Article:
• McCabe (2010) shows that MMMFs assets under management grew during the ABCP runs of 2007, but that is because the implicit promises of many sponsors were honored: 43 MMMFs were bailed out by their sponsors/fund-families. This level of support was unprecedented.
  • In September 2008, this support was not possible, and the resulting runs transferred more than $400 billion from prime MMMFs (which support many components of private finance) to government-only MMMFs (which do not).

 

AIG

Main weaknesses:

  • Credit-default-swap (CDS) mark-to-market losses and collateral calls.
  • Cash collateral investment losses in securities lending business.
  • Funding pressure in CP and repo.
  • Ratings downgrade triggers additional collateral calls.
  • Liquidity puts on CDOs.

After Lehman, markets are in turmoil and no private rescue is possible.

Fed led rescue of $85 billion, later supplemented by more from Fed and TARP.

 

The Run on Repo

  • $350 billion of short-term funding ran away from ABCP.
  • From MMMFs, about the same amount.
  • Combine these drains with uncertainty about the subprime exposure on balance sheets, and there is massive pressure on repo markets.
  • This pressure manifests in spreads (on underlying ABS), repo rates, and haircuts.
  • The statistical evidence in Gorton and Metrick (2012) confirms a significant relationship between LIBOR-OIS and ABS spreads.
  • Regression evidence also suggests that the main driver of haircuts was uncertainty about future spreads on the ABS collateral.

 

Special thanks to Timothy F. Geithner (Lecturer in Management, Yale SOM, Former U.S. Secretary of the Treasury, Yale School of Management) and Andrew Metrick (Michael H. Jordan Professor of Finance and Management, Yale School of Management)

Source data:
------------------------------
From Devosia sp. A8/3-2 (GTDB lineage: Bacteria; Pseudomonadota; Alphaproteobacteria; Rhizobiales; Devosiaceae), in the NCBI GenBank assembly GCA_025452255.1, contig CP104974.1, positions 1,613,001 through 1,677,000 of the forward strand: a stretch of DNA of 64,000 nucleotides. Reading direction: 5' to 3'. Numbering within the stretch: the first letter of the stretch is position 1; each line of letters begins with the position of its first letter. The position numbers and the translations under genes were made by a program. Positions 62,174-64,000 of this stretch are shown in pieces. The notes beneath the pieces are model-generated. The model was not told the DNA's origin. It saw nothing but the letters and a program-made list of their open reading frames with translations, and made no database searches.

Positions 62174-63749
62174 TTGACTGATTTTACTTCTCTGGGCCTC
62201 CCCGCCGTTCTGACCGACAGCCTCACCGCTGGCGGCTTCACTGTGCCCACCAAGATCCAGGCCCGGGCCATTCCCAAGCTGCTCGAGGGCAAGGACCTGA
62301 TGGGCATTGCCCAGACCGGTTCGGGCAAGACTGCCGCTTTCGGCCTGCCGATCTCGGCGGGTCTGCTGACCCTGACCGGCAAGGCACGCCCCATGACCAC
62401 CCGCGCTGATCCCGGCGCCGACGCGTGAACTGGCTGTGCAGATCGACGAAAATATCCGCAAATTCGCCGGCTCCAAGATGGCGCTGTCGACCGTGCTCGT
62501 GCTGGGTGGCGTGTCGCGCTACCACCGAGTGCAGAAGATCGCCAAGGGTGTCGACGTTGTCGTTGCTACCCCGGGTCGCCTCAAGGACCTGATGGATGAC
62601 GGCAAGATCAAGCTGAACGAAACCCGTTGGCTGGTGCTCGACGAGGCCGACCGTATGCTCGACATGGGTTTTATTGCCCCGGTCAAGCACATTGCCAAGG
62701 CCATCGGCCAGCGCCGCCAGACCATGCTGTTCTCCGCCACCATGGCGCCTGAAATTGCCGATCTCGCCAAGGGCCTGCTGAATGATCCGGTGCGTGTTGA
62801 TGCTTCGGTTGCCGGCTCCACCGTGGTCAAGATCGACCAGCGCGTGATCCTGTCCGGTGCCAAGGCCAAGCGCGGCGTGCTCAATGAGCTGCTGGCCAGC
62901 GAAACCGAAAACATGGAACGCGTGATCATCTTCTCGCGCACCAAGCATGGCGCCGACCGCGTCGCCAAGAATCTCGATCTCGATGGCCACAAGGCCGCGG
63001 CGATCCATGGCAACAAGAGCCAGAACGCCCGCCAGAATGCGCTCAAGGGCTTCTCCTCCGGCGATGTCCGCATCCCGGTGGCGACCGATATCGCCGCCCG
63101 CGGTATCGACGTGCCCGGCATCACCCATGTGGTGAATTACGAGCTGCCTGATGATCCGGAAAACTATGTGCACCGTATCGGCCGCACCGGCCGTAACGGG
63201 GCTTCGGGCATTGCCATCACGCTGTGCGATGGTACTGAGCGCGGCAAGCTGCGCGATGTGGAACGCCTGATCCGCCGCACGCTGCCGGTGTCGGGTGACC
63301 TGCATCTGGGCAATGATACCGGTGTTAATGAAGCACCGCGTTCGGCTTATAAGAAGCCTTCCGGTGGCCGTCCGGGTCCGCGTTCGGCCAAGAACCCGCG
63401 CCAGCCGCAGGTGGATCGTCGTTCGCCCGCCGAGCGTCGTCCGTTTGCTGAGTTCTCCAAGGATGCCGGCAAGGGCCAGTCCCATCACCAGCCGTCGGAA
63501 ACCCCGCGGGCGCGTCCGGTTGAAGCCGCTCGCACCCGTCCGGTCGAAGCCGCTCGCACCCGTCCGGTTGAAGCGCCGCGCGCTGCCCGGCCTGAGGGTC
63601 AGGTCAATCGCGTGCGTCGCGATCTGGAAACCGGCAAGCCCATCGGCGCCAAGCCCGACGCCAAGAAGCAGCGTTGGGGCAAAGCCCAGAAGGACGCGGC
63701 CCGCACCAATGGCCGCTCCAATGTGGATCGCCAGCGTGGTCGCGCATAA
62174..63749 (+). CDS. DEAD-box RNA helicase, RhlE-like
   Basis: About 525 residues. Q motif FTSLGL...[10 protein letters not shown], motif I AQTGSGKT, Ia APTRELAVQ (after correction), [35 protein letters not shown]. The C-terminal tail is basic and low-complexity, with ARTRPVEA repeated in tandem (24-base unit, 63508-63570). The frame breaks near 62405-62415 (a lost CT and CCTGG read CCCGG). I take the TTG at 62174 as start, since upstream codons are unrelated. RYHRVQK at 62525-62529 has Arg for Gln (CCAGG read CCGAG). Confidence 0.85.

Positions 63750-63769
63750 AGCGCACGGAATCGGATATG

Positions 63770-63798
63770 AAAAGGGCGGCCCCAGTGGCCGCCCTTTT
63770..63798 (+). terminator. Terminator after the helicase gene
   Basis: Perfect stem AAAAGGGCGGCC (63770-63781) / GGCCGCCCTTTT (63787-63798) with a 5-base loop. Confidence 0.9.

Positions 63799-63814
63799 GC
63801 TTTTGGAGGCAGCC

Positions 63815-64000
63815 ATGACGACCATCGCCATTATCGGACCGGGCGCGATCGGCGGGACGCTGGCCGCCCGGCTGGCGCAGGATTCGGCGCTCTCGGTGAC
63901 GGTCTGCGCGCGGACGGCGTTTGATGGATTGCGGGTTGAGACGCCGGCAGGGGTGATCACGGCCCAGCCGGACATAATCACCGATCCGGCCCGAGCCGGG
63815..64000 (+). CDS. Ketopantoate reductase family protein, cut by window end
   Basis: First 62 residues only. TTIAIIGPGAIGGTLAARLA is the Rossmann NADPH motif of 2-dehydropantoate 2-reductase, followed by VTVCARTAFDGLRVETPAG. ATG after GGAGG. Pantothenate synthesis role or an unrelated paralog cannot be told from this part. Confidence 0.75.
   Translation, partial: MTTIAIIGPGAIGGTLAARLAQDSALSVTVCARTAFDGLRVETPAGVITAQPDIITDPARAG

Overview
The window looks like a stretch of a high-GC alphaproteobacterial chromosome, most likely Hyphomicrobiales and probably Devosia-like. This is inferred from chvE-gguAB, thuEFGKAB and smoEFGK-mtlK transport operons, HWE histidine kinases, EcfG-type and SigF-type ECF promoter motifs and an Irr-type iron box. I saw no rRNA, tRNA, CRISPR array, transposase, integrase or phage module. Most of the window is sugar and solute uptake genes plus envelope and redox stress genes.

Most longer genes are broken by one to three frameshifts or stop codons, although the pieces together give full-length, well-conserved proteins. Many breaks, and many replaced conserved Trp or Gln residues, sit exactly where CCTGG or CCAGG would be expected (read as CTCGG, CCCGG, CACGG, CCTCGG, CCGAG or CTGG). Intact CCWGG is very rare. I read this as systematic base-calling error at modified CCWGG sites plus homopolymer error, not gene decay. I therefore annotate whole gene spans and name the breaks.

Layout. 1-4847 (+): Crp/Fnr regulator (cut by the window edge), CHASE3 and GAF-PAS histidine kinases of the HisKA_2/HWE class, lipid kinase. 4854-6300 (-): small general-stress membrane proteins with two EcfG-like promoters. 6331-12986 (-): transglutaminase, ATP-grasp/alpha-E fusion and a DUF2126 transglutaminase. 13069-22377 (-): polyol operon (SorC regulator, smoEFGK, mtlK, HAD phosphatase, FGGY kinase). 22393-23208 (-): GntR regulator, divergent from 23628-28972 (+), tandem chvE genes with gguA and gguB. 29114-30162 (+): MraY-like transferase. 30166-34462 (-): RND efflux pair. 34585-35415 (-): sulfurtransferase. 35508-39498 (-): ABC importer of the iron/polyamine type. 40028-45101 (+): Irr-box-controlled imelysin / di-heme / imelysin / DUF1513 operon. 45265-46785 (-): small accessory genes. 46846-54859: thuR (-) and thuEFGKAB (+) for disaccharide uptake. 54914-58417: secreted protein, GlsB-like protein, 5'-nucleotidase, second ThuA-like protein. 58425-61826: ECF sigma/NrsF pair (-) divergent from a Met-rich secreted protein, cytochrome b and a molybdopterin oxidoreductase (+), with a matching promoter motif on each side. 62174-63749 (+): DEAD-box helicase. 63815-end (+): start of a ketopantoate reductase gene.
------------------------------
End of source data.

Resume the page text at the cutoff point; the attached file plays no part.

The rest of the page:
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Remember The Global Financial Crissis?! – Anxiety

Some Notable Events in 2007

April 2007

New Century: 4/2/07 (REIT with market cap of $1.75 billion on 1/1/07, delisted 3/13, filed for bankruptcy 4/2)

June 2007

S&P/Moody’s significant downgrades beginning in June 2007 Bear Stearns suspends redemptions: 6/7/07

July 2007

Bear Stearns liquidates funds: 7/31/07

August 2007

BNP Paribas funds: 8/9/07

 

ABX

The ABX-HE (or just “ABX”), is an index of credit default swaps (CDS) written on subprime mortgage securitizations. The price of the ABX index is essentially a measure of perceived value of subprime securities with various ratings; the return (or spread) on the ABX is essentially a risk premium for subprime.

The index was created by the firm Markit, and first released in January 2006 covering the 20 largest subprime securitizations that closed in the last six months of 2005. These indices were denoted as ABX-HE 2006-1. Subsequent releases were denoted 2006-2, 2007- 1, and 2007-2 before subprime activity became too small for index construction.

The launch of ABX in 2006 was a notable event, as it allowed everyone to see, speculate, and hedge – for the first time – market expectations about subprime.

 

How Could We Be So Wrong?

“… given the fundamental factors in place that should support the demand for housing, we believe the effect of the troubles in the subprime sector on the broader housing market will likely be limited, and we do not expect significant spillovers from the subprime market to the rest of the economy or to the financial system.” – Chairman Bernanke in a speech on May 17, 2007